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J Invest Dermatol. 2003 Oct;121(4):706-12.

View of normal human skin in vivo as observed using fluorescent fiber-optic confocal microscopic imaging.

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1
The Skin Center, Suite 5, Queensland, Australia.

Abstract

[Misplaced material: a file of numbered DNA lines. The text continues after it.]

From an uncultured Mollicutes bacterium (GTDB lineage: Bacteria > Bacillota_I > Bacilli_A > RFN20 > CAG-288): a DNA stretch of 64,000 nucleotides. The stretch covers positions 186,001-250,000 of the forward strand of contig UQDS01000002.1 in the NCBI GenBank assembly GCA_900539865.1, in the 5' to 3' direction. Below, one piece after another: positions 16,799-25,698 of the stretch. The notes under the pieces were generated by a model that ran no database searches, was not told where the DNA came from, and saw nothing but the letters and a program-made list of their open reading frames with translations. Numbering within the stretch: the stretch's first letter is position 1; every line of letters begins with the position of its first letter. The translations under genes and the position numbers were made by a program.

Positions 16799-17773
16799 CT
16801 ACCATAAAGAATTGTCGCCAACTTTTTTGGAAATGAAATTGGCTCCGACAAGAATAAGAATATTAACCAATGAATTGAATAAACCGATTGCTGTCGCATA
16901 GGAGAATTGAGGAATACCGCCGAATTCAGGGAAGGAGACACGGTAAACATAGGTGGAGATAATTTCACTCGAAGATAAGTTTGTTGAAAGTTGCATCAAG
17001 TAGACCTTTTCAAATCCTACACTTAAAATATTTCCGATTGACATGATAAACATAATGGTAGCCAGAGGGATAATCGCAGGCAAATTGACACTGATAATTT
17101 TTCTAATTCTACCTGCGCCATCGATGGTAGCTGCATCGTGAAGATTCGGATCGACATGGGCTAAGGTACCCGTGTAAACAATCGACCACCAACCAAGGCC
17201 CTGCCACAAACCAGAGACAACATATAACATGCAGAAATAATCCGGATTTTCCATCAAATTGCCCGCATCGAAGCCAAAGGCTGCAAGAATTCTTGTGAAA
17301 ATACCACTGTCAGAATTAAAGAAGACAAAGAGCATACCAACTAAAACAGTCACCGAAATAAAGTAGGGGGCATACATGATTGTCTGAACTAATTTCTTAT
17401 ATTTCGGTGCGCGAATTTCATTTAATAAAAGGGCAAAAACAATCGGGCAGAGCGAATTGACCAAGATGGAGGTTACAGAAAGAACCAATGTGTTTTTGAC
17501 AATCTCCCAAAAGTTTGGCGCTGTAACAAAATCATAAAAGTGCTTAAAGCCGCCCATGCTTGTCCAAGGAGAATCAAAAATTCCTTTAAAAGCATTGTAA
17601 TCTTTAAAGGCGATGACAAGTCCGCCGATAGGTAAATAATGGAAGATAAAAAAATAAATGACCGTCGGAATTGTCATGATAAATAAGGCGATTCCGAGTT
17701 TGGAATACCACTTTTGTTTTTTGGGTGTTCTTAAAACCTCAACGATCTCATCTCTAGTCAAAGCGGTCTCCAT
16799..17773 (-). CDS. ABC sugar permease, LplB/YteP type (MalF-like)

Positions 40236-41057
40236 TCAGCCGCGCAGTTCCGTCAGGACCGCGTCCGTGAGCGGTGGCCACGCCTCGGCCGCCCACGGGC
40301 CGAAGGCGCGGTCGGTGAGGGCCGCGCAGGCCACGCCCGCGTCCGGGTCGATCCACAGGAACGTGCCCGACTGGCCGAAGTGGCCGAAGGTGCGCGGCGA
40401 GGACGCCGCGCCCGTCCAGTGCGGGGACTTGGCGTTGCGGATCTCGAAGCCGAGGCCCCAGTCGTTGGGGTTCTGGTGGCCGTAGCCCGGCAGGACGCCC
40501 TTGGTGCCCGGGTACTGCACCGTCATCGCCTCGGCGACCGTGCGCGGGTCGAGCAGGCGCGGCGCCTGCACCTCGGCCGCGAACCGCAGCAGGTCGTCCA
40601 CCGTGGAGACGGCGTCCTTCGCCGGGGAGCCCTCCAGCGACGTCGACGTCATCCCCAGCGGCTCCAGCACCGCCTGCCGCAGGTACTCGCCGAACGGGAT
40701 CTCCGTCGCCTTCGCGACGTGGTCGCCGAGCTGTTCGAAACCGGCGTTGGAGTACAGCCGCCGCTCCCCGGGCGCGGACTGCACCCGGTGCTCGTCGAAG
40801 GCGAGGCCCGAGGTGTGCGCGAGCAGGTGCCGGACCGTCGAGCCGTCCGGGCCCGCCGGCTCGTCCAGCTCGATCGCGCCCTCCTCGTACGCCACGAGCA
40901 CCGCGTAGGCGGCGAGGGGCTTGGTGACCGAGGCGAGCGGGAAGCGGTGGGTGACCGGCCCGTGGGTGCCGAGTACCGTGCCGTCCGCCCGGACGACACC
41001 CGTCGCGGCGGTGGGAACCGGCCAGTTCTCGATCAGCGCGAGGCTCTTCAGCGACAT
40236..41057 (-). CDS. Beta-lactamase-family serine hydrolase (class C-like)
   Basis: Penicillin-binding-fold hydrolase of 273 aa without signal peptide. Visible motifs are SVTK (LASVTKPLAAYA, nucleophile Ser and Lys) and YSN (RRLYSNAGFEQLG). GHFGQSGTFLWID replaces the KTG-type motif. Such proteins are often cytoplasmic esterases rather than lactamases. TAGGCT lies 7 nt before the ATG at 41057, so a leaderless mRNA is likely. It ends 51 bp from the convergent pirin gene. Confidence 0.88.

Fluorescence confocal scanning laser microscopy, using a miniaturized handheld scanner, was performed to visualize the microscopic architecture of normal human epidermis in vivo. Fluorescein sodium (approximately 20 microL of 0.2% wt/vol) was administered via intradermal injection to normal skin on the volar forearm of 22 patients. The skin was imaged continuously from 1 to 15 min after injection. Fluorescein was excited at 488 nm and the fluorescent emission was detected at > 505 nm. In each subject, a series of images was collected at increasing depth, from superficial stratum corneum to papillary dermis. Features observed in confocal images were compared to those seen in hematoxylin- and eosin-stained sections of skin. The confocal images demonstrated the architecture of superficial skin in the horizontal plane. There was a transition in keratinocyte size, shape, and morphology with progressive imaging into the deeper epidermal layers. Superficial dermis and microscopic capillaries with blood flow were easily observed. The morphologic patterns associated with the major cell types of the epidermis were consistent with those known from conventional histology. We report the ability of in vivo fluorescence point scanning laser confocal microscopy to produce real-time, high-resolution images of the microscopic architecture of normal human epidermis using a noninvasive imaging technology.

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